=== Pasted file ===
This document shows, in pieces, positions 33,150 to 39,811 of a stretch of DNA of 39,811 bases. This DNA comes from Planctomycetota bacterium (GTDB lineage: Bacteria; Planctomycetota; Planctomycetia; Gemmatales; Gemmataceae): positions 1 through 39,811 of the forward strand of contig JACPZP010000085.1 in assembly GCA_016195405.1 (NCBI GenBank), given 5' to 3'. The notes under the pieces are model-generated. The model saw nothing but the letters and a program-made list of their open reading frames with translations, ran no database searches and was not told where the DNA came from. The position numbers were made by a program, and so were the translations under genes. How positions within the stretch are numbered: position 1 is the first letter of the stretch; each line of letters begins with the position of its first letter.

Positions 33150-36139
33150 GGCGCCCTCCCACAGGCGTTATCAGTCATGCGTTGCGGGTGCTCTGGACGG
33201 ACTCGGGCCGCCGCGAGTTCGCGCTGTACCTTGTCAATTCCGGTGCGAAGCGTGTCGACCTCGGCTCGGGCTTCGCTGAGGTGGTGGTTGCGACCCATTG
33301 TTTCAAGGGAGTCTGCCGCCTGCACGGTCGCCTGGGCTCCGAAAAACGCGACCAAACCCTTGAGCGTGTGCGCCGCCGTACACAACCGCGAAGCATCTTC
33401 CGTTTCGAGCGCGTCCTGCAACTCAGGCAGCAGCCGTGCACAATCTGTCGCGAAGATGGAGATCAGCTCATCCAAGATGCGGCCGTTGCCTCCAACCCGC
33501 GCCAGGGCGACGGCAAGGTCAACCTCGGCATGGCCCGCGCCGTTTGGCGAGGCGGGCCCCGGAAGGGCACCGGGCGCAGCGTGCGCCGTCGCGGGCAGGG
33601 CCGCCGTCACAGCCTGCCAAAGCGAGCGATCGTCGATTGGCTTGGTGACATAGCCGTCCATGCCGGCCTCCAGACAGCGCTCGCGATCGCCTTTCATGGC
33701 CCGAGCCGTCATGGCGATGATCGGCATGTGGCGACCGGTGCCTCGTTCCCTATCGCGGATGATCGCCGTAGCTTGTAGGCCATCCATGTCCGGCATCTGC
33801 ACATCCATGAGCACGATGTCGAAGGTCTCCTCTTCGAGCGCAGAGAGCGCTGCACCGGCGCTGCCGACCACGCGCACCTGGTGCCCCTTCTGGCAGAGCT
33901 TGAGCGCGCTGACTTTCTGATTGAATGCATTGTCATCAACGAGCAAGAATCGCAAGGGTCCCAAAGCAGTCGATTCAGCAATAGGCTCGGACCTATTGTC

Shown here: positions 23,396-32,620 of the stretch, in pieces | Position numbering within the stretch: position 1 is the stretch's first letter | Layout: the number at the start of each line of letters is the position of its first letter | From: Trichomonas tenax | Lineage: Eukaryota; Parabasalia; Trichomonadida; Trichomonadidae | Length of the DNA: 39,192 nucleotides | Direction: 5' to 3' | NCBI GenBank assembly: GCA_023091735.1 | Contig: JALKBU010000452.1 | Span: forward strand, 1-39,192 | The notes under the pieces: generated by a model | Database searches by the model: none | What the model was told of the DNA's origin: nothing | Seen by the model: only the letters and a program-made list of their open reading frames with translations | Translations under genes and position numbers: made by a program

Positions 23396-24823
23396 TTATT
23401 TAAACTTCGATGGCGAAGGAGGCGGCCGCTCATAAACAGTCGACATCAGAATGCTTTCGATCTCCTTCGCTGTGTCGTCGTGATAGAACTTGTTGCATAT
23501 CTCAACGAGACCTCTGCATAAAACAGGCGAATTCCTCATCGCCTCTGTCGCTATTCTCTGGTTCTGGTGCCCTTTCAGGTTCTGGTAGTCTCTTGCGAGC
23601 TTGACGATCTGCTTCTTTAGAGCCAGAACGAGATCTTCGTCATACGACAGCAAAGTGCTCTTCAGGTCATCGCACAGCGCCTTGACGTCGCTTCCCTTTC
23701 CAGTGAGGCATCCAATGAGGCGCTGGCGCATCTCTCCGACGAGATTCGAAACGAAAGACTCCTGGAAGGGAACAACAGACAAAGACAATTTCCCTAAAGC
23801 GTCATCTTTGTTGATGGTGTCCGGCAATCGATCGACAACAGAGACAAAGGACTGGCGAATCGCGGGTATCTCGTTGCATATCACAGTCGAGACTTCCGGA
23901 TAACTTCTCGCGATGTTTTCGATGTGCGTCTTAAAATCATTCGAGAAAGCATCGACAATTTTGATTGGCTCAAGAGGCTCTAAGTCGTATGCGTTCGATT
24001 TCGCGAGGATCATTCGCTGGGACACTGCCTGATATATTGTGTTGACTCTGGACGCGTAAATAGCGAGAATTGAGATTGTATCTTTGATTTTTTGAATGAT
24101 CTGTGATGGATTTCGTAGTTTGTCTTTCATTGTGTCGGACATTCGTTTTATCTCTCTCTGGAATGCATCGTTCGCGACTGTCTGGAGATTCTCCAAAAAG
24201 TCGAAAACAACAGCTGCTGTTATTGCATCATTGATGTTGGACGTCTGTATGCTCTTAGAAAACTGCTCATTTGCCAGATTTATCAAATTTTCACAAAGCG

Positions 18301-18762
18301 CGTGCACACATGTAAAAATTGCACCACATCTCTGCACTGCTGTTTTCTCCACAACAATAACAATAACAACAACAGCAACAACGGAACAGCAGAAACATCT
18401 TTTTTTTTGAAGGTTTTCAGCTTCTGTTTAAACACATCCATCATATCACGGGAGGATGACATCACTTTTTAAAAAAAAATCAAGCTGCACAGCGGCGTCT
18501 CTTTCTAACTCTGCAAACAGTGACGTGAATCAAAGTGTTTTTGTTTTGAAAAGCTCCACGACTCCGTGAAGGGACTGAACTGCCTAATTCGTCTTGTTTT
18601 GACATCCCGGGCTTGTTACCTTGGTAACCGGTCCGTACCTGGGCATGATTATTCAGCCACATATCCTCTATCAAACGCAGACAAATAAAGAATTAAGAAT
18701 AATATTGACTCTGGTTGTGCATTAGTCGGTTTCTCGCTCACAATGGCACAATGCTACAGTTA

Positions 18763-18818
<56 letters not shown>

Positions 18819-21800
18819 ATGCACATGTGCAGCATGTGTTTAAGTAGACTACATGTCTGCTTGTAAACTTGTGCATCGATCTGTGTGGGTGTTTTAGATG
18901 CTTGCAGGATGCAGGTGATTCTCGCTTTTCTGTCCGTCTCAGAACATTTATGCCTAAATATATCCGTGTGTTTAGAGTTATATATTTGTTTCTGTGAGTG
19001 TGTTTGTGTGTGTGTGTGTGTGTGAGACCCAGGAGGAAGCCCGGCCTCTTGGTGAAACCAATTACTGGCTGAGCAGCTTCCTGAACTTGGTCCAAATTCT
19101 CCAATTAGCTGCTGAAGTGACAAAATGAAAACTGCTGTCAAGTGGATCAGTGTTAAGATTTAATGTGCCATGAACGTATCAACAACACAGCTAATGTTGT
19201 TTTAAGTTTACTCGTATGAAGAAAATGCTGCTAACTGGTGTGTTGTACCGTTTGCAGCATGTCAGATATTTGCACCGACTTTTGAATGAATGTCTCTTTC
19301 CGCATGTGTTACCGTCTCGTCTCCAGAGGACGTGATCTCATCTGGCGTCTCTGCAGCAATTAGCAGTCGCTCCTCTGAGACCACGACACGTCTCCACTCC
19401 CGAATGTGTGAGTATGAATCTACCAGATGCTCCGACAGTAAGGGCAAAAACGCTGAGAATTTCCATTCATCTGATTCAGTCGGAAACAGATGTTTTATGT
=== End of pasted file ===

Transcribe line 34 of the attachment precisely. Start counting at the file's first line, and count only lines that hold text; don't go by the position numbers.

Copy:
18901 CTTGCAGGATGCAGGTGATTCTCGCTTTTCTGTCCGTCTCAGAACATTTATGCCTAAATATATCCGTGTGTTTAGAGTTATATATTTGTTTCTGTGAGTG